Hotels in Quebec City
When it comes to Quebec City restaurants, the French sensibilities that have influenced the city’s history and its architecture also stretch to its cuisine.
Chef Simon Cote-Tremblay’s Restaurant Pain Beni brings the Old World aesthetic of its Old Town location into its interior décor, serving a menu of locavore-friendly comfort food amid exposed brick and stone. Italian classics get a French twist at Bello Ristorante, where house favorites include pasta made from scratch and seasonal risotto creations. Diners can also enjoy a glass of house-made sangria al fresco on its spacious all-weather terrace, a feature of many of the best restaurants in Quebec City.
Additionally, outstanding restaurants in Quebec City can be found in its luxury hotels. Panache, the resident eatery in the upscale Auberge Saint Antoine Hotel, offers a menu of expertly prepared Canadian specialties prepared with locally sourced ingredients like Atlantic halibut and Quebec turnips. Its dining room features a rustic, barn-like décor. The revolving L’Astral, located on the 29th floor of the Loews Hotel Le Concorde, makes a 360-degree turn every hour, serving up fine dining with sweeping views on the side.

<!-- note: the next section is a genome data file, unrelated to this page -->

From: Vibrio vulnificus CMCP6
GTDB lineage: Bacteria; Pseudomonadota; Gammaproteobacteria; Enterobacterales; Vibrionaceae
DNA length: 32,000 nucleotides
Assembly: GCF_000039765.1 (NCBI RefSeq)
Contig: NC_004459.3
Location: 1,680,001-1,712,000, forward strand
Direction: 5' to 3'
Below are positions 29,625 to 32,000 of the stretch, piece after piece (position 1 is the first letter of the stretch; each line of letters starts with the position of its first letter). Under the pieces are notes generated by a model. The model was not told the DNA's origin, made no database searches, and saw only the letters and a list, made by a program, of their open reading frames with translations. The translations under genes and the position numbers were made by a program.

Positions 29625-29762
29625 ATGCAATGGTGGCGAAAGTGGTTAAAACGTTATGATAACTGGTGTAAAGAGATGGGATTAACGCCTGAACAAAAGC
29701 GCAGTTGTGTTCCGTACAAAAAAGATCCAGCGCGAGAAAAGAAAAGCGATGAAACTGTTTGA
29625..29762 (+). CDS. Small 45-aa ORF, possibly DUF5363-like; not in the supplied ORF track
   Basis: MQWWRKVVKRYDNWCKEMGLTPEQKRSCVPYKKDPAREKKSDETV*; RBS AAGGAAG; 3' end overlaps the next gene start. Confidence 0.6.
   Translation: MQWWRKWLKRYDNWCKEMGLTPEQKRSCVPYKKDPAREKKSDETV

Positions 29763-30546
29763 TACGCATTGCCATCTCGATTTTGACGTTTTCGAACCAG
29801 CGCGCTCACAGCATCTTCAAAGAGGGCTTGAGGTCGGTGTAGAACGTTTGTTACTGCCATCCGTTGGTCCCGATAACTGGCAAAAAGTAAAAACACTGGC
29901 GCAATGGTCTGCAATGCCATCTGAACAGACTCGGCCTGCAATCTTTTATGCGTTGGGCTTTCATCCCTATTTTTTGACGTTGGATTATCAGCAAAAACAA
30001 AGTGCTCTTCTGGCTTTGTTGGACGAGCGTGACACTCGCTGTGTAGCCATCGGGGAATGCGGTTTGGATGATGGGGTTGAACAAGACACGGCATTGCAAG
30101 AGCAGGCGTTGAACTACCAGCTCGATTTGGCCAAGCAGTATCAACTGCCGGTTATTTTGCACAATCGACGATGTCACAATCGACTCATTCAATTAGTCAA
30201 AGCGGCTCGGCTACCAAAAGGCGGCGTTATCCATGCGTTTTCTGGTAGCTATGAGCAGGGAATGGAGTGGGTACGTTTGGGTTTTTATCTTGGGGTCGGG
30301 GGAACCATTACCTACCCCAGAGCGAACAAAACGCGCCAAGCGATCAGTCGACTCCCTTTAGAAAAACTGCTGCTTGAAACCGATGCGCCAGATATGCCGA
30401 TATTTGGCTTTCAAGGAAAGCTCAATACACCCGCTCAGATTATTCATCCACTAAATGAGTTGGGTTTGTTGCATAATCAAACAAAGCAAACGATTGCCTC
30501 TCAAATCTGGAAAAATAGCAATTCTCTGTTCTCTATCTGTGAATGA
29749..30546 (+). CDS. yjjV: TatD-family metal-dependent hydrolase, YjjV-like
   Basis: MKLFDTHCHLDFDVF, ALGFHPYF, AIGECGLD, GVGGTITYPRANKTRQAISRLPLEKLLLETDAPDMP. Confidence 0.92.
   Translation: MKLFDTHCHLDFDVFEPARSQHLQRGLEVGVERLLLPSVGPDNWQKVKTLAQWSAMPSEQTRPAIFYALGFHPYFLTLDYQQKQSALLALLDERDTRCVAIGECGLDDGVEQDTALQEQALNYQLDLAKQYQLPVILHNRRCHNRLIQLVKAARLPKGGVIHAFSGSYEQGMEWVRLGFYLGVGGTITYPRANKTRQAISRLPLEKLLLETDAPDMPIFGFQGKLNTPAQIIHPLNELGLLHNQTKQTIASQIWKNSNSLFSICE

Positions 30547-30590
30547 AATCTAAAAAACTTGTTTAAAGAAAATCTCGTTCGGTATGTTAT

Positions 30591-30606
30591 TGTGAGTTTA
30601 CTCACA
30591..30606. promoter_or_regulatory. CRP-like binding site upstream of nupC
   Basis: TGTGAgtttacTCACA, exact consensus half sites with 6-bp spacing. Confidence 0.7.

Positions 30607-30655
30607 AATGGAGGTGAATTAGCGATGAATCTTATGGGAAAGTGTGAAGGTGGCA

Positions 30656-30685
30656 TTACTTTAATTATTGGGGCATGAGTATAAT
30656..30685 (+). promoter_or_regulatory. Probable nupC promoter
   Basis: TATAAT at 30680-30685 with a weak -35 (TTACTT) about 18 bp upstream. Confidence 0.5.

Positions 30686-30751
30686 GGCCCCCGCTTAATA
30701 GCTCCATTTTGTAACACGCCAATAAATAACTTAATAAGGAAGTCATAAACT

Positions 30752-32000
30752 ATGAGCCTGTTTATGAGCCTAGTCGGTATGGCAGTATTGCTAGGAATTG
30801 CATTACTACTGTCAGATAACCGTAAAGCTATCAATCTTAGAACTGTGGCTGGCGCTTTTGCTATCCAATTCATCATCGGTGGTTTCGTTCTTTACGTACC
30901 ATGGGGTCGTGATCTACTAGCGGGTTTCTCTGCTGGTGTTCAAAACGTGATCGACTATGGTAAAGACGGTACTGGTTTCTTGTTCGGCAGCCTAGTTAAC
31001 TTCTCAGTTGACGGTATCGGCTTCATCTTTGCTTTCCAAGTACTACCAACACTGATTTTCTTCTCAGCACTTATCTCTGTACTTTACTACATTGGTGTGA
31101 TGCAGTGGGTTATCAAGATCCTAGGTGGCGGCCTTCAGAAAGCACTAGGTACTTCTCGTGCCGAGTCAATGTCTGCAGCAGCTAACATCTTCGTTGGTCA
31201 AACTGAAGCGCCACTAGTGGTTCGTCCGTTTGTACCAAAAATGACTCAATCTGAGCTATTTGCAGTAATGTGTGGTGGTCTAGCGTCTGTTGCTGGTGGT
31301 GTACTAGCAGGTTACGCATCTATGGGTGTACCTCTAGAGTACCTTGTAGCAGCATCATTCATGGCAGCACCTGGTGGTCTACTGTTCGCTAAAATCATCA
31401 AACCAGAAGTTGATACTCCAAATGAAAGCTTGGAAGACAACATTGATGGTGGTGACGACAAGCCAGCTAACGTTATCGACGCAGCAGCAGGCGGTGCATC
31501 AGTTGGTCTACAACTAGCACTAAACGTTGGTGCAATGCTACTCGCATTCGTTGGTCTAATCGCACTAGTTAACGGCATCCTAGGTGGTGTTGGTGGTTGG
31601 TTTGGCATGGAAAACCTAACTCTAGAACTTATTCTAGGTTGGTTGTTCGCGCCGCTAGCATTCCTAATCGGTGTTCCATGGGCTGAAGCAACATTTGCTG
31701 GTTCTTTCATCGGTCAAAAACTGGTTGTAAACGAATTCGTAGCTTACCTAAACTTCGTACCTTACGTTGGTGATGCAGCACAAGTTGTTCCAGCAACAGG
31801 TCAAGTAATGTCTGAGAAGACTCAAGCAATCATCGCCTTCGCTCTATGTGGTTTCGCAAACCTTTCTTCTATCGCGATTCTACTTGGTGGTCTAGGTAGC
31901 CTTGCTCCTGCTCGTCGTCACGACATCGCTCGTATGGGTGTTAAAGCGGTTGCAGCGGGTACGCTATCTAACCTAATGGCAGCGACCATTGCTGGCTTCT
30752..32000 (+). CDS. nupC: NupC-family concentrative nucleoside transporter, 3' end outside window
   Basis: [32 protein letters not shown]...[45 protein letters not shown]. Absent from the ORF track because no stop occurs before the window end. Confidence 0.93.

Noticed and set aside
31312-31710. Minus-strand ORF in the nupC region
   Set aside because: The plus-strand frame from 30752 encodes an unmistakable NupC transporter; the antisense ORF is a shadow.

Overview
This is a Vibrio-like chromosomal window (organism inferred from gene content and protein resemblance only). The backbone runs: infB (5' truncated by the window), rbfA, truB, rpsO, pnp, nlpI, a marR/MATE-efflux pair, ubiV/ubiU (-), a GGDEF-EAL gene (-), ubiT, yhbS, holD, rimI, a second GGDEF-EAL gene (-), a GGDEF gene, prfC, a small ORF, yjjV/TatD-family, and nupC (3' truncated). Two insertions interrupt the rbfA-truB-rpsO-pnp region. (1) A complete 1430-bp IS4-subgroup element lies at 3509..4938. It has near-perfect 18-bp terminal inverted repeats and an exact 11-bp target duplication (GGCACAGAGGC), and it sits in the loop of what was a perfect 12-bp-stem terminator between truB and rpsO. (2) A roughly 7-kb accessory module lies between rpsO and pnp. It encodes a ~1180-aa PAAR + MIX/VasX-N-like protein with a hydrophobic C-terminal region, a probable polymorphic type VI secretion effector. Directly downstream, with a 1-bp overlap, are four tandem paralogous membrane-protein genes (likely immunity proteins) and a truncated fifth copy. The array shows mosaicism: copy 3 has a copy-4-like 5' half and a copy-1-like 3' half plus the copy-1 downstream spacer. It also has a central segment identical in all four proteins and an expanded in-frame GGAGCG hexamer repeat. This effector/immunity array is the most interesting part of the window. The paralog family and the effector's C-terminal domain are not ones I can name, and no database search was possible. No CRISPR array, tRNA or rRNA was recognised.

Hôtel Le Germain-Dominion brings European charm with German accents to the Old Port district. This rustic 60-room boutique hotel was built inside a Bauhaus-inspired 1912 stone building.
Recently renovated 1893 landmark hotel set above the St. Lawrence River within the walls of Old Quebec. Aristocrat-worthy furnishings, such as carved headboards and antique tapestries, make up for the minuscule size of some rooms.
The stately 18th-century façade of the St.-Antoine doesn't give away what’s behind it: a modern boutique hotel, complete with sharply dressed concierges and an up-tempo lobby soundtrack. But the history of the former maritime warehouse is inscribed in its walls.
An antithesis to the colonial buildings and fortifications of Vieux-Québec, the highly modern and angular Loews Hôtel Le Concorde has an enviable location at the edge of The Plains of Abraham in Battlefield Park.
A formerly gritty Holiday Inn, the property fits right into rapidly gentrifying St.-Roch. Interiors are awash in charcoal grays and stark whites, with graffiti-inspired art, mod Japanese soaking tubs, and windows that look out onto surrounding steeples.